NJ police, firefighters can retire early under new law. What to know | #retirement | #elderly | #seniors
About 7,600 police and firefighters in New Jersey with 20 years of service are now eligible to retire early under a so-called burnout bill Gov. Phil Murphy signed into law Monday.
The law allows first responders to retire after two decades of work, regardless of their age, and collect a pension equal to 50% of their salary. Previously police and firefighters could only collect the pension if they were also 55 years old.
Public safety workers are immediately eligible to retire under the law, which has an expiration date in two years. Lawmakers limited the period of eligibility after critics of the legislation raised concern about how much it could cost local governments.
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The nonpartisan Office of Legislative Services, which analyzes the financial impact of legislation, said the law could increase retirement allowances by $465 million annually if all 7,630 eligible police officers and firefighters took advantage of the retirement benefit.
But the office’s fiscal estimate “notes that it is not likely that all eligible members would retire under the new benefit,” and that the true cost could not be determined.
Representatives of the state’s largest police unions told lawmakers just a small number of their members were likely to take the option, meaning the fiscal impact estimates were overblown and noted that the early retirement option would not include health benefits.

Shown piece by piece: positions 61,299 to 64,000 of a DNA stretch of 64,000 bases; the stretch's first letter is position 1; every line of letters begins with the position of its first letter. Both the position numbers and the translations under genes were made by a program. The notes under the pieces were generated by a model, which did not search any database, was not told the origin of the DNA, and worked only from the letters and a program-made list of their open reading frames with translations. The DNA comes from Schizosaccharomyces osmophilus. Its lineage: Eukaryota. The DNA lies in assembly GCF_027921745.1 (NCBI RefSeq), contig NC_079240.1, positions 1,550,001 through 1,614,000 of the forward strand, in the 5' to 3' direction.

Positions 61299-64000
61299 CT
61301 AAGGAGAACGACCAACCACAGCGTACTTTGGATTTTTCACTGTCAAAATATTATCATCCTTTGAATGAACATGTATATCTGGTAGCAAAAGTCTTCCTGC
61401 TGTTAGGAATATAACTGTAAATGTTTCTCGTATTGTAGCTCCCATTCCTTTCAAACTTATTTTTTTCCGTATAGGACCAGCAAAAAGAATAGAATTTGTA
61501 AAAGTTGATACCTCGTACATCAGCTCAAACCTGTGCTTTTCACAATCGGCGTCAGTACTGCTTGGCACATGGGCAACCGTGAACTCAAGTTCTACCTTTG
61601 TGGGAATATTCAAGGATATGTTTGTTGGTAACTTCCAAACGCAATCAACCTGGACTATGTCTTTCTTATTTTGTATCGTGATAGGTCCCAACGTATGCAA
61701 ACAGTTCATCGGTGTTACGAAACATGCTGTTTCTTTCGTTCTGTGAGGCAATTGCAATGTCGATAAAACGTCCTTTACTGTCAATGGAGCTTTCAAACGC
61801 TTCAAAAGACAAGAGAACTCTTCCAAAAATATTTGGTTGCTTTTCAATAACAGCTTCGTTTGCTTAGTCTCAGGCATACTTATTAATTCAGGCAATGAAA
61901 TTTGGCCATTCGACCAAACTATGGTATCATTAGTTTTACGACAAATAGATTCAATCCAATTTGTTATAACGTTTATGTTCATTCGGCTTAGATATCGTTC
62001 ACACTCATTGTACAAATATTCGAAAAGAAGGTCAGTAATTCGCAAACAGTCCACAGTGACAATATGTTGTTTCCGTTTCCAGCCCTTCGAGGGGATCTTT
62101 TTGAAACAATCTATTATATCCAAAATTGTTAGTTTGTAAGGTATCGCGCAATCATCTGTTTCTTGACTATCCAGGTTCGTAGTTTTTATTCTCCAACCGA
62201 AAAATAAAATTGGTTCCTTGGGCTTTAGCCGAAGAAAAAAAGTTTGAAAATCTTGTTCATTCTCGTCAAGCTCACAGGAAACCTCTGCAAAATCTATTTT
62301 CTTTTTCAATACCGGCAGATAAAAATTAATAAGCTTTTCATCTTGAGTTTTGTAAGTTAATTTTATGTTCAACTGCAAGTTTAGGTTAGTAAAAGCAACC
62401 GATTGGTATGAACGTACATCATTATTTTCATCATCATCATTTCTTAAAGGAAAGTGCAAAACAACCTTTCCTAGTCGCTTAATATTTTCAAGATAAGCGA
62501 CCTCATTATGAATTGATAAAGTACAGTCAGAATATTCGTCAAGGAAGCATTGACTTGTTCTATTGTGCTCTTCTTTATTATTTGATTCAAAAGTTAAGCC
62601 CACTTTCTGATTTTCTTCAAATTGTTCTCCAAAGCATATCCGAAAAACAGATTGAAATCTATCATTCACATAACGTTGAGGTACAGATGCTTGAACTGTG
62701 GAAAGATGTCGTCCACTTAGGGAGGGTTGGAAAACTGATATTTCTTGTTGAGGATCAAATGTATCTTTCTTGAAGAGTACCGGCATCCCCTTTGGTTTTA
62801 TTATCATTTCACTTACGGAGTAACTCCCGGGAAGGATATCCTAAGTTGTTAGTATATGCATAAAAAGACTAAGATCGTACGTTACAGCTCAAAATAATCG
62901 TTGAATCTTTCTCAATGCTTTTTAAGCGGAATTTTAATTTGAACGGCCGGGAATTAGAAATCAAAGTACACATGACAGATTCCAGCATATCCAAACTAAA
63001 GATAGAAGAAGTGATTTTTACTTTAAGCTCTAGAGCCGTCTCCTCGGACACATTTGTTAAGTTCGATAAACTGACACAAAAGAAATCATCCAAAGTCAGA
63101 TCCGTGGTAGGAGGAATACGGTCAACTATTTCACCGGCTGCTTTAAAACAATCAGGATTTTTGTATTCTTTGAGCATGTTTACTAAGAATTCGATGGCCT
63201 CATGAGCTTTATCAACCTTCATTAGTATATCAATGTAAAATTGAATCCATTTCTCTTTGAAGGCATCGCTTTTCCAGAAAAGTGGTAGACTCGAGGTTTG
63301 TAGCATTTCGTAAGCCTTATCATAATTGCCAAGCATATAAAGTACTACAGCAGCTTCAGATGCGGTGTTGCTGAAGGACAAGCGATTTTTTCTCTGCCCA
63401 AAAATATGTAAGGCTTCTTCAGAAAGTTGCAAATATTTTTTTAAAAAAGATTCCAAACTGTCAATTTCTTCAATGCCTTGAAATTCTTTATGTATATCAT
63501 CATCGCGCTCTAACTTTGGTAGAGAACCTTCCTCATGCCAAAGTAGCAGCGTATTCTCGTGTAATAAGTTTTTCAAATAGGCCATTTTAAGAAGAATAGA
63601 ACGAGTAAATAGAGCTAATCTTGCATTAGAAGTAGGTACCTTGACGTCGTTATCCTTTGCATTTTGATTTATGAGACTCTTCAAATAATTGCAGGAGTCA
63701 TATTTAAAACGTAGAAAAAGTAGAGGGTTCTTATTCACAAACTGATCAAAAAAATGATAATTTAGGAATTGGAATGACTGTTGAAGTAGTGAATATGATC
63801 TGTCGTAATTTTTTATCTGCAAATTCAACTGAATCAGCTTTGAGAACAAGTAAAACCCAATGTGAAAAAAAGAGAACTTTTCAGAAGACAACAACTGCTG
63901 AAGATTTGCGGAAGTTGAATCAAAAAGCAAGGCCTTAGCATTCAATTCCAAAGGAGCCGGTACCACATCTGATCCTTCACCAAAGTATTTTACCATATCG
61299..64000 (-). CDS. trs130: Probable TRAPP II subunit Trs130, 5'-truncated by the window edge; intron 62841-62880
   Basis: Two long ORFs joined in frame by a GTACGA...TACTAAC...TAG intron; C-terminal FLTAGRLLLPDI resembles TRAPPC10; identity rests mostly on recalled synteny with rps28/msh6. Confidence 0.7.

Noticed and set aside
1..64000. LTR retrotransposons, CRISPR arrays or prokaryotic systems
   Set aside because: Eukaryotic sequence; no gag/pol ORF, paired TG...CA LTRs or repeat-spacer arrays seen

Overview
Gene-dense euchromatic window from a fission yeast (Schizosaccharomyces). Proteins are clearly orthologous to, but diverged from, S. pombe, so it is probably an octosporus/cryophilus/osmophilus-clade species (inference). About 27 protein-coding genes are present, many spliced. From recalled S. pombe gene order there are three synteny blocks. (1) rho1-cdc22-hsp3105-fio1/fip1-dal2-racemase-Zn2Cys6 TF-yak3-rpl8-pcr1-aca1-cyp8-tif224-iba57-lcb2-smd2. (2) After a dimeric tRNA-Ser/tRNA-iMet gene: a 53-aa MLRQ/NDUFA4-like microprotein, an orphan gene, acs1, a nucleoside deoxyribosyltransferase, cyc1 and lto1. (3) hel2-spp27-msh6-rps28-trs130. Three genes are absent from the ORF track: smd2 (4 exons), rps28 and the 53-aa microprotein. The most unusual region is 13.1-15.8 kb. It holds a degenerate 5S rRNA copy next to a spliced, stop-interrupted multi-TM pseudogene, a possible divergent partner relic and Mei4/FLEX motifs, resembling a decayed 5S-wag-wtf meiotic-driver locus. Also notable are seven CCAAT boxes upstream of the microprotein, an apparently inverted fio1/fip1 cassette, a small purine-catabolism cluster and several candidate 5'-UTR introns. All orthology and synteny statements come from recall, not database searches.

The unions pushed for the bill, saying it corrected a Gov. Chris Christie-era misinterpretation of a 1999 law and gave burned-out officers a chance to retire early.
Only people already enrolled in the Police and Fireman’s Retirement System at the time of the 1999 law were eligible to retire after 20 years regardless of age. The bill signed into law by Murphy expands that option to first responders regardless of when they enrolled in the pension system.
“At a time when law enforcement has become more hazardous, more stressful and more unappreciated as ever before, this retirement option will give a level of peace of mind to our members who have been ‘burned out’ by the job,” a post on the New Jersey State Policemen’s Benevolent Association website reads.
Murphy, an ally of unions in the state, signed the bill without public comment.
Stacey Barchenger is a reporter in the New Jersey Statehouse. For unlimited access to her work covering New Jersey’s policymakers and political power structure, please subscribe or activate your digital account today.